Definitions

Buffon

Buffon

[by-fawn]
Buffon, Georges Louis Leclerc, comte de, 1707-88, French naturalist and author. From 1739 he was keeper of the Jardin du Roi (later the Jardin des Plantes) in Paris and made it a center of research during the Enlightenment. He devoted his life to his monumental Histoire naturelle (44 vol., 1749-1804), a popular and brilliantly written compendium of data on natural history interspersed with Buffon's own speculations and theories. Of this work, the volumes Histoire naturelle des animaux and Époques de la nature are of special interest. His famous Discours sur le style was delivered (1753) on his reception into the French Academy. He also contributed to the mathematics of probability.
In mathematics, Buffon's needle problem is a question first posed in the 18th century by Georges-Louis Leclerc, Comte de Buffon:
Suppose we have a floor made of parallel strips of wood, each the same width, and we drop a needle onto the floor. What is the probability that the needle will lie across a line between two strips?

Using integral geometry, the problem can be solved to get a Monte Carlo method to approximate π.

Solution

The problem in more mathematical terms is: Given a needle of length l dropped on a plane ruled with parallel lines t units apart, what is the probability that the needle will cross a line?

Let x be the distance from the center of the needle to the closest line, let θ be the acute angle between the needle and the lines, and let tge l.

The probability density function of x between 0 and t /2 is

frac{2}{t},dx.

The probability density function of θ between 0 and π/2 is

frac{2}{pi},dtheta.

The two random variables, x and θ, are independent, so the joint probability density function is the product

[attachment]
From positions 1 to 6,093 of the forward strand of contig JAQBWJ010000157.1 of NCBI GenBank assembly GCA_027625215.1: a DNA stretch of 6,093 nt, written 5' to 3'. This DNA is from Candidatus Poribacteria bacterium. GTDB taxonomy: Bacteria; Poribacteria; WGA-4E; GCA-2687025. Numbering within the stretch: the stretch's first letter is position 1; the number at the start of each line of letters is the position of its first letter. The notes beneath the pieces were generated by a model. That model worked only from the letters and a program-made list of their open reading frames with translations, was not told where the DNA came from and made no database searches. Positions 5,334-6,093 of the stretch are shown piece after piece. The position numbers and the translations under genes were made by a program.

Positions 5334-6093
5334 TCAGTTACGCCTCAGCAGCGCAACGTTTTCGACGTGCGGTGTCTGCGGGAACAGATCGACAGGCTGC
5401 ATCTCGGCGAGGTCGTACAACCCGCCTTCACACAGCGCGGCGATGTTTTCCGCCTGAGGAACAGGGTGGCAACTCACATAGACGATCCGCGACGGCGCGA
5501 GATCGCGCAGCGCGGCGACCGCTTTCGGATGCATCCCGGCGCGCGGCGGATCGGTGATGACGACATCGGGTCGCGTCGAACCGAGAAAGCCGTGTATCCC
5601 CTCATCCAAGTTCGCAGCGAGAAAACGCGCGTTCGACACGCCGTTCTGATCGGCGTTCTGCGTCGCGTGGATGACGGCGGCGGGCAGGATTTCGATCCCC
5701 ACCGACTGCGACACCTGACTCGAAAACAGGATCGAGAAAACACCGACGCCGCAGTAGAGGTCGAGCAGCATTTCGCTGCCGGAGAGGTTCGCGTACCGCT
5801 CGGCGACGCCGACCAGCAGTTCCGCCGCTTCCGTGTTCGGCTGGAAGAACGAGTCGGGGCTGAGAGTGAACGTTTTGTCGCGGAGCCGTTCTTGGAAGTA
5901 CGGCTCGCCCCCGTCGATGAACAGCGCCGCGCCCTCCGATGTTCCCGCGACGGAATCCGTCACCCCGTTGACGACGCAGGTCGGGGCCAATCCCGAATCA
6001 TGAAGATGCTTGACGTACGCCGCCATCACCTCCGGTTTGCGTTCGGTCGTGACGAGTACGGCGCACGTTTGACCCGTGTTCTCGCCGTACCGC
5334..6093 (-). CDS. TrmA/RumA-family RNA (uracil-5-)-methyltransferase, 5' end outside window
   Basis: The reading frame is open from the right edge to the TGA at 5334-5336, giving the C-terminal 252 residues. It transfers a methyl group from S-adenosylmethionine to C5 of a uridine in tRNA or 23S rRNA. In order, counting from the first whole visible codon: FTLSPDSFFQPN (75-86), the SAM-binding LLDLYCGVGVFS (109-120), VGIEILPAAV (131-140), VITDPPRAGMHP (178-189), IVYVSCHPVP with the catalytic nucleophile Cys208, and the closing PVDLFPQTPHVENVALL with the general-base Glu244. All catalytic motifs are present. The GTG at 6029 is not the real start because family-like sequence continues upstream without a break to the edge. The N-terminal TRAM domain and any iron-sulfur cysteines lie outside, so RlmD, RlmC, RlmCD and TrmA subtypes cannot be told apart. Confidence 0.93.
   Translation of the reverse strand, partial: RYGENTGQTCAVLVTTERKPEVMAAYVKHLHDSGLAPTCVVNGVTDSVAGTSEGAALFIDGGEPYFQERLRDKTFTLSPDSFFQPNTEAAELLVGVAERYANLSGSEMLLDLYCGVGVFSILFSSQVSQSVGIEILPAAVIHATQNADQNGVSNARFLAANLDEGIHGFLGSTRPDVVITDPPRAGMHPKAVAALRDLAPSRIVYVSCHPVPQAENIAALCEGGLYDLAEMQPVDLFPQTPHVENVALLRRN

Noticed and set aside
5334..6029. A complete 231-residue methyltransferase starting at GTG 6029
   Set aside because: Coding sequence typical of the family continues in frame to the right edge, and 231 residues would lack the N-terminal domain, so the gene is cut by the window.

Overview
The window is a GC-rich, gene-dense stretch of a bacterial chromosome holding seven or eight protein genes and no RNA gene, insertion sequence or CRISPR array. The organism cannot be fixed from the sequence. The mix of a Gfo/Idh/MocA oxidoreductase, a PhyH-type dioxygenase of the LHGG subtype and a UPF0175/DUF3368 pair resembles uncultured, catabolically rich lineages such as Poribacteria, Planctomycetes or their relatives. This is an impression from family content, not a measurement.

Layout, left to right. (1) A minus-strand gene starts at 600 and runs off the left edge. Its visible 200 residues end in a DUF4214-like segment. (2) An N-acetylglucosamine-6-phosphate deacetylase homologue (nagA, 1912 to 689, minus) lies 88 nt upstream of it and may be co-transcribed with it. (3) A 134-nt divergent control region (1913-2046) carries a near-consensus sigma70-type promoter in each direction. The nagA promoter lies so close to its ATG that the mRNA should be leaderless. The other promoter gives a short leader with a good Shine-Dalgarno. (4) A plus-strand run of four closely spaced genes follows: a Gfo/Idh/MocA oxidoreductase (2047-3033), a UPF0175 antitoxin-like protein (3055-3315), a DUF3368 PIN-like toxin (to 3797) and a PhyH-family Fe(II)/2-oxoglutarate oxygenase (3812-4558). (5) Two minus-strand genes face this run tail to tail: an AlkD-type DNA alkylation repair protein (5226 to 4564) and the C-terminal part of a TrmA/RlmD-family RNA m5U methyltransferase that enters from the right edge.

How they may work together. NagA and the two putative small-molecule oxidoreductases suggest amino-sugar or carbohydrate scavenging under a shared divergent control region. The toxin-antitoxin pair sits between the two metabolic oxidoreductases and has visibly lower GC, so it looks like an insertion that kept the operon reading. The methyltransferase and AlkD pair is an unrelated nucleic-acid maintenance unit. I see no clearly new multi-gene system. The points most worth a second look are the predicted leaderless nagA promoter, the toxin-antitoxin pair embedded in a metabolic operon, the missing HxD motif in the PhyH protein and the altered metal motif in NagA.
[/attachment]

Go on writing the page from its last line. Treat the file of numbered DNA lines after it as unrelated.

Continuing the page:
frac{4}{tpi},dx,dtheta.

The needle crosses a line if

x le frac{l}{2}sintheta.

Integrating the joint probability density function gives the probability that the needle will cross a line:

int_{theta=0}^{frac{pi}{2}} int_{x=0}^{(l/2)sintheta} frac{4}{tpi},dx,dtheta = frac{2 l}{tpi}.

For n needles dropped with h of the needles crossing lines, the probability is

frac{h}{n} = frac{2 l}{tpi},

which can be solved for π to get

pi = frac{2{l}n}{th}.

Now suppose t < l. In this case, integrating the joint probability density function, we obtain:

int_{theta=0}^{frac{pi}{2}} int_{x=0}^{m(theta)} frac{4}{tpi},dx,dtheta ,
where m(theta) is the minimum between (l/2)sintheta and t/2 .

Thus, performing the above integration, we see that, when t < l, the probability that the needle will cross a line is

frac{h}{n} = frac{2 l}{tpi} - frac{2}{tpi}left{sqrt{l^2 - t^2} + tsin^{-1}left(frac{t}{l}right)right}+1.

Lazzarini's estimate

Mario Lazzarini, an Italian mathematician, performed the Buffon's needle experiment in 1901. Tossing a needle 3408 times, he attained the well-known estimate 355/113 for π, which is a very accurate value, differing from π by no more than 3×10−7. This is an impressive result, but is something of a cheat, as follows.

Lazzarini chose needles whose length was 5/6 of the width of the strips of wood. In this case, the probability that the needles will cross the lines is 5/3π. Thus if one were to drop n needles and get x crossings, one would estimate π as

π ≈ 5/3 · n/x

π is very nearly 355/113; in fact, there is no better rational approximation with fewer than 5 digits in the numerator and denominator. So if one had n and x such that:

355/113 = 5/3 · n/x

or equivalently,

x = 113n/213

one would derive an unexpectedly accurate approximation to π, simply because the fraction 355/113 happens to be so close to the correct value. But this is easily arranged. To do this, one should pick n as a multiple of 213, because then 113n/213 is an integer; one then drops n needles, and hopes for exactly x = 113n/213 successes.

If one drops 213 needles and happens to get 113 successes, then one can triumphantly report an estimate of π accurate to six decimal places. If not, one can just do 213 more trials and hope for a total of 226 successes; if not, just repeat as necessary. Lazzarini performed 3408 = 213 · 16 trials, making it seem likely that this is the strategy he used to obtain his "estimate".

See also

External links and references

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